[Humanist] 24.448 digital humanities and the cuts

Humanist Discussion Group willard.mccarty at mccarty.org.uk
Sun Oct 31 10:10:49 CET 2010

                 Humanist Discussion Group, Vol. 24, No. 448.
         Centre for Computing in the Humanities, King's College London
                Submit to: humanist at lists.digitalhumanities.org

  [1]   From:    James Rovira <jamesrovira at gmail.com>                      (58)
        Subject: Re: [Humanist] 24.445 digital humanities and the cuts

  [2]   From:    Louisa Connors <Louisa.Connors at newcastle.edu.au>          (10)
        Subject: Re: [Humanist] 24.445 digital humanities and the cuts

        Date: Fri, 29 Oct 2010 00:28:44 -0400
        From: James Rovira <jamesrovira at gmail.com>
        Subject: Re: [Humanist] 24.445 digital humanities and the cuts
        In-Reply-To: <20101029035428.7D342A63FE at woodward.joyent.us>

I currently teach in a university in which 90% of its students are
either Business or Criminal Justice majors.  I don't need to say that
the majority of the students coming in believe that their literature
courses are useless and that faculty in the dominant schools only
reinforce this opinion.  Every day teaching is a hard sell of
humanities study to a largely hostile audience -- not personally
hostile to me, but generally hostile to having to be in a literature
class, and God help us all if I'm teaching a poetry class, which is
the most useless of all useless subjects.

My response has been to ask students to explore their expectations for
their education.  As I'm sure you all know, most students tend to
think of education in terms of vocational training: you are taught to
do a job in school, and when you graduate, you go out and do that job.
 One response on my end is a "Consider the Cow" lecture.  I ask my
students to meditate on a cow: it gets up, surveys the field, decides
the fence is a bit too far and the grass right where it is standing is
just fine, then it eats, defecates, sleeps, and never goes beyond the
boundaries set for it until it is slaughtered by its owners for
profit.  I ask my students to consider the possibility -- a very
remote possibility, mind you -- that they are better than cows.  That
there is more to their lives than the jobs that they're going to do
every morning, and that their education can also help them with the
rest of their lives.  Vocational training will not teach anyone how
their spouse feels or what their children think and why.  But
humanities study just might.  That is my defense of content.  It
worked well enough that students brought me photographs of cows the
next semester to use in my repeat of the lecture.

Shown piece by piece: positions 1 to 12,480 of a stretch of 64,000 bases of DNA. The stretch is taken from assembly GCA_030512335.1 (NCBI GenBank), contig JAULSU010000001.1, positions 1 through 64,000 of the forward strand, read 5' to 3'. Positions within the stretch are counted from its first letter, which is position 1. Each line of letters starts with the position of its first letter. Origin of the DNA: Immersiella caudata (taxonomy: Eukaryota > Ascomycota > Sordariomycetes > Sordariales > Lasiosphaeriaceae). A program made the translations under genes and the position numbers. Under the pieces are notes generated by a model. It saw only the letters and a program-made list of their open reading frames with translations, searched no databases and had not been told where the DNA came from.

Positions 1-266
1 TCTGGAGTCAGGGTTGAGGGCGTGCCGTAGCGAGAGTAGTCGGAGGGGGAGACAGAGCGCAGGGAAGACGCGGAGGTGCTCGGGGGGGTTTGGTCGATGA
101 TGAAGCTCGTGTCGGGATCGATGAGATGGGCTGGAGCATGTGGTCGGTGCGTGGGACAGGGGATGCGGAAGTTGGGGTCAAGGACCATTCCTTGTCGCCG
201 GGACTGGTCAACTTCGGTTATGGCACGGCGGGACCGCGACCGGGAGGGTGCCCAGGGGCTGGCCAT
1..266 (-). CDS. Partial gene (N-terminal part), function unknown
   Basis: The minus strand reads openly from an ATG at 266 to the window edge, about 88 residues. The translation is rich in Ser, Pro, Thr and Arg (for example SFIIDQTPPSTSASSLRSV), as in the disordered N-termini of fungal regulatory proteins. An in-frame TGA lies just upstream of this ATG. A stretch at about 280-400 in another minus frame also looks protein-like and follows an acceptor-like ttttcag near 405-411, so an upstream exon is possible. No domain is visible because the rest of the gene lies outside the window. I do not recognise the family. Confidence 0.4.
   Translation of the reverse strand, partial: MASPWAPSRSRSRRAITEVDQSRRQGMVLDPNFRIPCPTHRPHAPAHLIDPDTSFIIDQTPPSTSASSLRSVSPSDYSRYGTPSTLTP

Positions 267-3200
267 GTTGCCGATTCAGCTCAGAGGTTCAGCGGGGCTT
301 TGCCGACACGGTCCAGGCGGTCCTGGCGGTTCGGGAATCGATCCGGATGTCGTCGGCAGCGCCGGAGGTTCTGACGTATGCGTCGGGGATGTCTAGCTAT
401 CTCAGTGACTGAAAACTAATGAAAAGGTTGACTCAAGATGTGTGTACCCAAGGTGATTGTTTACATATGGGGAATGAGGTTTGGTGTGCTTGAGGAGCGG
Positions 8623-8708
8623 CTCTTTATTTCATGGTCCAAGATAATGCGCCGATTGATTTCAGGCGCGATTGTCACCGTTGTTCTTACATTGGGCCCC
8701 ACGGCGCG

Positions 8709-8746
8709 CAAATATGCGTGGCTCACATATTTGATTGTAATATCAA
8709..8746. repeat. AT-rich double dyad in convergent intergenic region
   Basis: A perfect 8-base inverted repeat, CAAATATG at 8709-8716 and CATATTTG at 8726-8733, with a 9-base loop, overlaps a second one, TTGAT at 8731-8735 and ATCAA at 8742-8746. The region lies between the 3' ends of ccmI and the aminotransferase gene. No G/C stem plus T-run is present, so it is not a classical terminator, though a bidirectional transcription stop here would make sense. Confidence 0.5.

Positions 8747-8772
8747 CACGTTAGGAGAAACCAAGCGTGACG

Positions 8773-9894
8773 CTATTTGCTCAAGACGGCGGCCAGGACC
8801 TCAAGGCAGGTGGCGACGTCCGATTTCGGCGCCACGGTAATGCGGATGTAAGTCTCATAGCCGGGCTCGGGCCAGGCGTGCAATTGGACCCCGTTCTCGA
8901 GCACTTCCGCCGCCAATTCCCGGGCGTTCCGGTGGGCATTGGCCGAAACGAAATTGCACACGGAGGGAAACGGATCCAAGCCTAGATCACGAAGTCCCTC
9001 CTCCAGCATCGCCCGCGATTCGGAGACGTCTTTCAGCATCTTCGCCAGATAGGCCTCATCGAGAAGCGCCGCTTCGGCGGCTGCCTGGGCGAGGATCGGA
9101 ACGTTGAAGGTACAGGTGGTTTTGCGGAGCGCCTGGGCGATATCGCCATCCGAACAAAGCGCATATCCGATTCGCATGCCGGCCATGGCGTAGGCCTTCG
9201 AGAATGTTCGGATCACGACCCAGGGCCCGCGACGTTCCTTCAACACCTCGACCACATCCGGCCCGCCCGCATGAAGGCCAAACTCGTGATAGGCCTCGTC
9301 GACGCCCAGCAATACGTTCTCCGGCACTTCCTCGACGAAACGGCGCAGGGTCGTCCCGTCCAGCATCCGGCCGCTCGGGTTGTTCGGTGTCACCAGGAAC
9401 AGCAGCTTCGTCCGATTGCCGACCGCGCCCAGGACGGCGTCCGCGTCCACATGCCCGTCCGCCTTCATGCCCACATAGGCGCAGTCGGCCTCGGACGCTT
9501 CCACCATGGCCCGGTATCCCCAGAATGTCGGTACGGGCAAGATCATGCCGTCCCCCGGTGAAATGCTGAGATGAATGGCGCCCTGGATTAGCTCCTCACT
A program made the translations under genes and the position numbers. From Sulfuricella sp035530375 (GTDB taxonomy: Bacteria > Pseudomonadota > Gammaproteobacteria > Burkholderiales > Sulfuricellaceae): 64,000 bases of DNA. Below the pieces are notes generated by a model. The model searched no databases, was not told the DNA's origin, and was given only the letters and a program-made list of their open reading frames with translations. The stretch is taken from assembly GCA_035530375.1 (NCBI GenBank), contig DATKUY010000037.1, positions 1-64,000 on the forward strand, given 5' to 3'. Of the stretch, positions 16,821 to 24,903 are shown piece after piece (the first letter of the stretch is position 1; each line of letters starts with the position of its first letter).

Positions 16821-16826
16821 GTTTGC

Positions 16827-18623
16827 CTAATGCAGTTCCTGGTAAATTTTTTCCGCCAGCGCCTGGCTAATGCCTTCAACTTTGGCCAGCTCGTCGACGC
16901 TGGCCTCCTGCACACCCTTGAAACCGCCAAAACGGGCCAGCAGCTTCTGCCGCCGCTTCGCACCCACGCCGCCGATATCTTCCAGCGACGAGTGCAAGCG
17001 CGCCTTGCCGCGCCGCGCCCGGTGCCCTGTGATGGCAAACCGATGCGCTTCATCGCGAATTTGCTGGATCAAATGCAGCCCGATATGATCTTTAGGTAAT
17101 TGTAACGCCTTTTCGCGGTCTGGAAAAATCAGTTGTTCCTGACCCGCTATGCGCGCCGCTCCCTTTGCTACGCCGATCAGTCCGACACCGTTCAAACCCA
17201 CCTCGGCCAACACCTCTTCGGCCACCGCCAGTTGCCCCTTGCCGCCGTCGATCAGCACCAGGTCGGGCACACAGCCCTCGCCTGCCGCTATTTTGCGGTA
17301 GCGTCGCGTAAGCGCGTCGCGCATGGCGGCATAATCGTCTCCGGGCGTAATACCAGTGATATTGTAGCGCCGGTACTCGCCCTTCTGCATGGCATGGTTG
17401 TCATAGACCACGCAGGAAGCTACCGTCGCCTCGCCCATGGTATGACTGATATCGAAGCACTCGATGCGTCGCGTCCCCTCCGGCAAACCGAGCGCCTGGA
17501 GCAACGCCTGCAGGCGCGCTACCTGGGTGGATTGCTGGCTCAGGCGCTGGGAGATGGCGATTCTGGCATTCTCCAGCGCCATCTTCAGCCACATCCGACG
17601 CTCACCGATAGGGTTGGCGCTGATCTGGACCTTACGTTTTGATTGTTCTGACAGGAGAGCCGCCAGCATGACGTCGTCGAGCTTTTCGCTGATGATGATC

My next advocacy for the humanities is to lead my students to
understand humanities study not just in terms of content, but also in
terms of skills development.  I tell my students that their most
sophisticated reading will probably be in their literature classes (we
don't offer much by way of philosophy).  It will not be sophisticated
because of its complexity of vocabulary, but because it communicates
thought, action, and feeling at once.  Because it is sometimes
deliberately ambiguous, and sometimes the ambiguity is the point.  And
in being this way, it is the most like life: cryptic, ambiguous, and
sometimes nonsensical.  To learn how to read literature is to learn
how to read life the people that you encounter along the way.
Furthermore, it is simply to learn how to -read-, and by learning how
to read, to learn how to -write-.

I ask my students if they can recall hearing someone speak and
thinking that they were stupid (yes, a very dangerous question to
ask).  Then I ask them if they themselves want to sound stupid in
their speaking or in their writing.  And then, yes, I intimate to them
that sometimes, yes indeed, they too can sound rather stupid (I
usually have a good relationship with my students and take as well as
I give).  I suggest to them that reading literature and writing about
it develops reading and writing skills that they can carry into every
job, as well as content knowledge that they can take with them into
every human interaction.

These are clearly not useless skills -- in fact, they are absolutely
necessary -- but neither are they easily quantifiable in terms of
product sales or visible output.  At this point I ask my students to
perform one more task: to consider the difference between an external
product and a developed skill.  The first is an investment in another
person's resources.  The latter is an investment in themselves.

Why wouldn't they want to make it?

Jim R

        Date: Sat, 30 Oct 2010 10:39:49 +1100
        From: Louisa Connors <Louisa.Connors at newcastle.edu.au>
        Subject: Re: [Humanist] 24.445 digital humanities and the cuts
        In-Reply-To: <20101029035428.7D342A63FE at woodward.joyent.us>

Dear Willard

Humanists might be interested in Bill Mitchell's analysis of funding
cuts to the humanities. He discusses the flaws of the mainstream
economic approach. He also proposes a different way of viewing economic
choices governments face, which include adequate funding for our
universities. When you understand his argument you are left with no
doubt that the funding cuts are more ideological than a financial
necessity or consequence of the financial system.


Best wishes


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